The camellia is an attractive landscape plant with glossy leaves and early spring blooms. The camellia can be a large bush or trained to a small tree. It is an evergreen plant that has latent buds which will become growing points. Plants with latent buds can be severely pruned back to just before these potential growing points, which will reward you with a new flush of growth. Neglected camellias that have not been pruned in years will become leggy and woody. They will not bloom as well, and the limbs will splay out and become weighed down with any flowers they do produce. Rejuvenation pruning will encourage more flowers and a compact, easy-to-care-for shape.
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Things you need
- Hand pruners
- Handsaw or chainsaw
- Acid-lover fertiliser
Follow the largest limbs from the terminal ends back into the plant to see where there are growing points. You are looking for vigorous nodes which will produce new growth. Ignore any growing points that have already tried to produce growth but atrophied. Assessing the health of the main limbs will help you determine which wood to remove.
Cut out any dead or broken twigs and branches so you can see what you are doing. Clean out the centre with hand pruners to remove any twigs and smaller growth. The wood that needs to be removed from the centre will be dull brown and woody. Leave the newer wood that is healthy, light brown and smooth skinned.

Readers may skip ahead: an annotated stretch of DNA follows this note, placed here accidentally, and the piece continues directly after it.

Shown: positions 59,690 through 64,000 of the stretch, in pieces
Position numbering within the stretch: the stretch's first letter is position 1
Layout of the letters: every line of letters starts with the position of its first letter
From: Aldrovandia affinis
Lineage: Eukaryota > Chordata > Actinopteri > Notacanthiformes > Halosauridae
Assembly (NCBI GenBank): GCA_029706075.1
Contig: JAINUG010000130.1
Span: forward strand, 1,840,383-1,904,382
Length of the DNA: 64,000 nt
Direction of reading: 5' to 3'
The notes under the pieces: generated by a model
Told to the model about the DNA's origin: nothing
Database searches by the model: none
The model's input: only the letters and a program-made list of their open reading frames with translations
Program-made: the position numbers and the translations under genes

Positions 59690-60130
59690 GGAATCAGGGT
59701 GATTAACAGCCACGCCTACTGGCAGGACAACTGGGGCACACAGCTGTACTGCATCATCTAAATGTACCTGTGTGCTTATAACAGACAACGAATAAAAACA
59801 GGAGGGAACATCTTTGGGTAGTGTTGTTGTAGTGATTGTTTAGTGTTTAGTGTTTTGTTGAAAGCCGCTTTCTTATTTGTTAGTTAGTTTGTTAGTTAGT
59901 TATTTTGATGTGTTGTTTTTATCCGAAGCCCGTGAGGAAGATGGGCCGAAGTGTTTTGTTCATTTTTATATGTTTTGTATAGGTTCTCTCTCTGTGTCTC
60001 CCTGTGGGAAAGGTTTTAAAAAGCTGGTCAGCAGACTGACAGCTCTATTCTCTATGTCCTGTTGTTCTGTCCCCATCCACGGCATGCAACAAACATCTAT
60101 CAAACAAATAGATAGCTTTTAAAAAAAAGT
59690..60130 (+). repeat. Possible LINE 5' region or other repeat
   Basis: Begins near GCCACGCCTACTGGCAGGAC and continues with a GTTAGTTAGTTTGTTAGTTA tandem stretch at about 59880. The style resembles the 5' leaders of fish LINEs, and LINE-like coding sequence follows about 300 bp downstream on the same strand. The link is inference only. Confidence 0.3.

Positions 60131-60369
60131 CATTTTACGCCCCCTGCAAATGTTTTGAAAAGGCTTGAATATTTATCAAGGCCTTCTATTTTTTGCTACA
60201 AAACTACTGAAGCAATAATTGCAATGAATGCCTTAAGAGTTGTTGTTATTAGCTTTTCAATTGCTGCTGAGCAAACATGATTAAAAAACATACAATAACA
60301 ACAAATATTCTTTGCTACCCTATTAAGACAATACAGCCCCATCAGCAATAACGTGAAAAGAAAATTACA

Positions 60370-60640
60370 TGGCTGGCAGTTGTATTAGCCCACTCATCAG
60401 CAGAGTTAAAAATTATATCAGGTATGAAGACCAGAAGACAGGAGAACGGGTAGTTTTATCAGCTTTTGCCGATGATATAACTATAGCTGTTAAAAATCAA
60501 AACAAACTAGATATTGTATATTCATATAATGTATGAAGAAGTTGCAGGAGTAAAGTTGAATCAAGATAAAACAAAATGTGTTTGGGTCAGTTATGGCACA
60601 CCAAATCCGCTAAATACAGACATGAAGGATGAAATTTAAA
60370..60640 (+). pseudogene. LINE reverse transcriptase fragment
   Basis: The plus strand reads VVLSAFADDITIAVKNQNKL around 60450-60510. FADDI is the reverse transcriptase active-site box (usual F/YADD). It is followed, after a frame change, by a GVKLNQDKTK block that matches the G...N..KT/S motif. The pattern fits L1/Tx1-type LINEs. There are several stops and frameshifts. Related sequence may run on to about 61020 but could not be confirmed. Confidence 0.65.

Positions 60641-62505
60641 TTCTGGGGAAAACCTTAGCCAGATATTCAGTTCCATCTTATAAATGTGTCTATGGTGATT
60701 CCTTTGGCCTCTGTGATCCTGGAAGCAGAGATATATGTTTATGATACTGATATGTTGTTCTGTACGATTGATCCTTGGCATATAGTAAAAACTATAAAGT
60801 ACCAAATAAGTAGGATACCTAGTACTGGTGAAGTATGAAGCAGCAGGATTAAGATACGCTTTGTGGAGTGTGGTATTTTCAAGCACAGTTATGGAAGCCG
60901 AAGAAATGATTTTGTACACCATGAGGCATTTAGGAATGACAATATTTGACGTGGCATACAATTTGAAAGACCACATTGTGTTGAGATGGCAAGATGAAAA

Remove up to one-third of the old, knotty limbs back to a healthy growing point. Cut the limb off 1/4 inch above the growth node. The plant will produce a new flush of growth right where you cut it. If there are no healthy growing points, cut the limb back to parent wood. You will likely need to use a saw or chainsaw to accomplish this heavy cutting.
Wait one season to see which of the remaining limbs produced new shoots and flowered. Remove the ones that did not in early spring. You can cut these all the way back to parent wood since they failed to produce any growth in the previous season.
Prune off the lowest growth. This will just drag in the dirt and mud and with less exposure to sunlight, will not produce many flowers. Feed the recuperating camellia in very early spring with an acid-lover food. A mature plant will need at least a pound of granular fertiliser worked into the top 3 inches of soil and then watered in completely.
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